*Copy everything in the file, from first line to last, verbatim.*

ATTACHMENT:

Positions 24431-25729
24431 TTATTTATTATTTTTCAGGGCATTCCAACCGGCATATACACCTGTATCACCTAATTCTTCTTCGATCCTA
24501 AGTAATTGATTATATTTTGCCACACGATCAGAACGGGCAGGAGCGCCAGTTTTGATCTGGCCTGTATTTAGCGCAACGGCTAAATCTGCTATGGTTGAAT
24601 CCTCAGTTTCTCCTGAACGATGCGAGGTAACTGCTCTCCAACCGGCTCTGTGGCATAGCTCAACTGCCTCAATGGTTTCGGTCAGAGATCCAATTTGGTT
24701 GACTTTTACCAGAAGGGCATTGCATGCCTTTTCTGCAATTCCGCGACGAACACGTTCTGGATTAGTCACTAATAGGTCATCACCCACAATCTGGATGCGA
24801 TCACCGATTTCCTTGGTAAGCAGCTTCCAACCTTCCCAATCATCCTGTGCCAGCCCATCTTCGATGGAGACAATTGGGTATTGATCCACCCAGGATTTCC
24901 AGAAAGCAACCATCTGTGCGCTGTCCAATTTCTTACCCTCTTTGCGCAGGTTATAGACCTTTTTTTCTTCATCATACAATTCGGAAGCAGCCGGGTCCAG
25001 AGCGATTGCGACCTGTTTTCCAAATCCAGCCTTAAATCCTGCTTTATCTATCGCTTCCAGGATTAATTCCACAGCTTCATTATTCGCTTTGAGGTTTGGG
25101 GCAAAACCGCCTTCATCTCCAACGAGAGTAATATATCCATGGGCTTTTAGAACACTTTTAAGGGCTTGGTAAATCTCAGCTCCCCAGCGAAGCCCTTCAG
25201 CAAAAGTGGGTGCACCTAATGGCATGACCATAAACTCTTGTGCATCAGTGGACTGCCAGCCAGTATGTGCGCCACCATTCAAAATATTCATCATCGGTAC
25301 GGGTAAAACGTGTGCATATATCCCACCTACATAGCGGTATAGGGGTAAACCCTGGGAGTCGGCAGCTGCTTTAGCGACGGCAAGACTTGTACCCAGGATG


Positions 24431-25729
24431 TTATTTATTATTTTTCAGGGCATTCCAACCGGCATATACACCTGTATCACCTAATTCTTCTTCGATCCTA
24501 AGTAATTGATTATATTTTGCCACACGATCAGAACGGGCAGGAGCGCCAGTTTTGATCTGGCCTGTATTTAGCGCAACGGCTAAATCTGCTATGGTTGAAT
24601 CCTCAGTTTCTCCTGAACGATGCGAGGTAACTGCTCTCCAACCGGCTCTGTGGCATAGCTCAACTGCCTCAATGGTTTCGGTCAGAGATCCAATTTGGTT
24701 GACTTTTACCAGAAGGGCATTGCATGCCTTTTCTGCAATTCCGCGACGAACACGTTCTGGATTAGTCACTAATAGGTCATCACCCACAATCTGGATGCGA
24801 TCACCGATTTCCTTGGTAAGCAGCTTCCAACCTTCCCAATCATCCTGTGCCAGCCCATCTTCGATGGAGACAATTGGGTATTGATCCACCCAGGATTTCC
24901 AGAAAGCAACCATCTGTGCGCTGTCCAATTTCTTACCCTCTTTGCGCAGGTTATAGACCTTTTTTTCTTCATCATACAATTCGGAAGCAGCCGGGTCCAG
25001 AGCGATTGCGACCTGTTTTCCAAATCCAGCCTTAAATCCTGCTTTATCTATCGCTTCCAGGATTAATTCCACAGCTTCATTATTCGCTTTGAGGTTTGGG
25101 GCAAAACCGCCTTCATCTCCAACGAGAGTAATATATCCATGGGCTTTTAGAACACTTTTAAGGGCTTGGTAAATCTCAGCTCCCCAGCGAAGCCCTTCAG
25201 CAAAAGTGGGTGCACCTAATGGCATGACCATAAACTCTTGTGCATCAGTGGACTGCCAGCCAGTATGTGCGCCACCATTCAAAATATTCATCATCGGTAC
25301 GGGTAAAACGTGTGCATATATCCCACCTACATAGCGGTATAGGGGTAAACCCTGGGAGTCGGCAGCTGCTTTAGCGACGGCAAGACTTGTACCCAGGATG